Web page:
Hearing draws spotlight on divisions inside EU Commission prior to VW emissions scandal
The Committee of Inquiry into Emission Measurements in the Automotive Sector (EMIS) heard today the testimonies of Janez Potočnik and Antonio Tajani, commissioners between 2010 and 2014 under Barroso’s second term. The session took place in the backdrop of a leak that exposed deep tensions between the two officials in the period preceding the cheating revelations.
Mr. Potočnik, who held the EU’s environment file, alerted Mr. Tajani in 2013 of “widespread concerns” about possible cheating in car emissions given the huge discrepancy between results in test conditions and real life situations. Tajani, who was responsible for the relevant legislation as Commissioner for Industry and Entrepreneurship, had imposed a regulatory moratorium in 2012 that prevented bold action from being taken.
GUE/NGL MEP Kateřina Konečná criticised Mr Potočnik for not raising the alarm more broadly given Mr. Tajani’s inaction:
“I was very disappointed by Mr. Potočnik’s answers. He was trying to protect himself by claiming that the formal letter he wrote to former Commissioner Tajani in 2013 was basically all he could do on this matter and I refuse to believe that. He also blamed member states but ignored completely the vagueness in the Commission’s legislation that gave enforcement little teeth. Still no one in the Commission has accepted responsibility over the series of mistakes and omissions. The inquiry committee is seeing a lot of dodging without any real results.”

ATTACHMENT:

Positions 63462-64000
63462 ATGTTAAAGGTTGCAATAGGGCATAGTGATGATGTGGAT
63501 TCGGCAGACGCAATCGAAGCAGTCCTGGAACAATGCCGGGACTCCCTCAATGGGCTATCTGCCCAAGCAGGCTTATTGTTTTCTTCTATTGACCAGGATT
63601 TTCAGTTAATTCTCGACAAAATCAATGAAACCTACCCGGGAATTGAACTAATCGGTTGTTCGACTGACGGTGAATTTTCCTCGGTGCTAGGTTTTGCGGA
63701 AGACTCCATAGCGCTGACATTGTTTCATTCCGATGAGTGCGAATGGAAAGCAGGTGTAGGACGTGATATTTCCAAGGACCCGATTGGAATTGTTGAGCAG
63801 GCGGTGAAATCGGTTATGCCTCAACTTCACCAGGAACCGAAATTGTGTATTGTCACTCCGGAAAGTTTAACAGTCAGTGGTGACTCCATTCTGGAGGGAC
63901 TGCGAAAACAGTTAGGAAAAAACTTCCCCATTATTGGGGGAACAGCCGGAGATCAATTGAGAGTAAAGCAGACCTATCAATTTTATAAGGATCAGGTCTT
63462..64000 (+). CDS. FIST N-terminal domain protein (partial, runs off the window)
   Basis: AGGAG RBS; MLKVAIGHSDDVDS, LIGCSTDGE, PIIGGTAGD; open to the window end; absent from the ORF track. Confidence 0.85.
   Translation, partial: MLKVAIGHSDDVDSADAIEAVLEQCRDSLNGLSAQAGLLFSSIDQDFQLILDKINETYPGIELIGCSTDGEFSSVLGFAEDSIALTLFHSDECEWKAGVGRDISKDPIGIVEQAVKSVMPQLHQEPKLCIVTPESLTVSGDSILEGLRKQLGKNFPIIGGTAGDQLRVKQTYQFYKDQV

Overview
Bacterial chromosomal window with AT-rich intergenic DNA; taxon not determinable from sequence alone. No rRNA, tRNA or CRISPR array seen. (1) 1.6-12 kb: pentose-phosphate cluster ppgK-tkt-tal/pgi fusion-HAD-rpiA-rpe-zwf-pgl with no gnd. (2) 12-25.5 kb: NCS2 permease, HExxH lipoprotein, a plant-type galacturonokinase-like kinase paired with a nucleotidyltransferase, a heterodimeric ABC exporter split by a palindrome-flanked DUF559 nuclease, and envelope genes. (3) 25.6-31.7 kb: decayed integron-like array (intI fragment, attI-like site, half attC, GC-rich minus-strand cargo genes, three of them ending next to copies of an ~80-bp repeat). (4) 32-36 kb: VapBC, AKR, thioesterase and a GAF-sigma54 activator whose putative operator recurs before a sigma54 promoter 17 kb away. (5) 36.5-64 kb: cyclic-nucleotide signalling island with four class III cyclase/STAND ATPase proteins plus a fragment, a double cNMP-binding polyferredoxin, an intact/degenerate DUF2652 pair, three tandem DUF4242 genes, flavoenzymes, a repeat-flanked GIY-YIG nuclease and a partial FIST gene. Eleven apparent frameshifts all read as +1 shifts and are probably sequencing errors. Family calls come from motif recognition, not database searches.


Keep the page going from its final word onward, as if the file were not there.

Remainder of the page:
A leaked memo revealed a power struggle between the environment and industry departments of the Commission with the former accusing Tajani’s office of caving to demands of the car industry to “delay action” on reducing vehicular emissions. The memo from 2012 recognized the “failure” of the Commission to put emissions under control.
GUE/NGL MEP Neoklis Sylikiotis questioned Mr. Tajani for failing to take action to prevent the fraud after the estimates in 2010 and the conclusions of the Joint Research Centre 2013 report alerted for the possibility of defeat devises during emissions tests:
“The Commission has the obligation to monitor the enforcement of EU legislation by national authorities. Therefore even if there was no concrete evidence of specific cases, the Commission should have launched an investigation to get to the bottom of the issue while asking member states to verify the use of defeat devices and implementing measures to prevent fraud.”
Curzio Maltese, MEP from Italy and substitute member of the TRAN committee, placed doubts on Mr. Tajani's claims that he did not know about widespread cheating in the car industry:
“In March 2013 Mr. Tajani wrote to Mr. Potočnik confirming he was ‘aware of the concerns of member states in reference to the performance of vehicles in real-life driving and the implication it has on meeting air quality standards introduced by the European Commission’. Why then did he fail to investigate this issue further? It is obvious once again that the Commission operated in the interests of big industry and not in the service of its citizens.”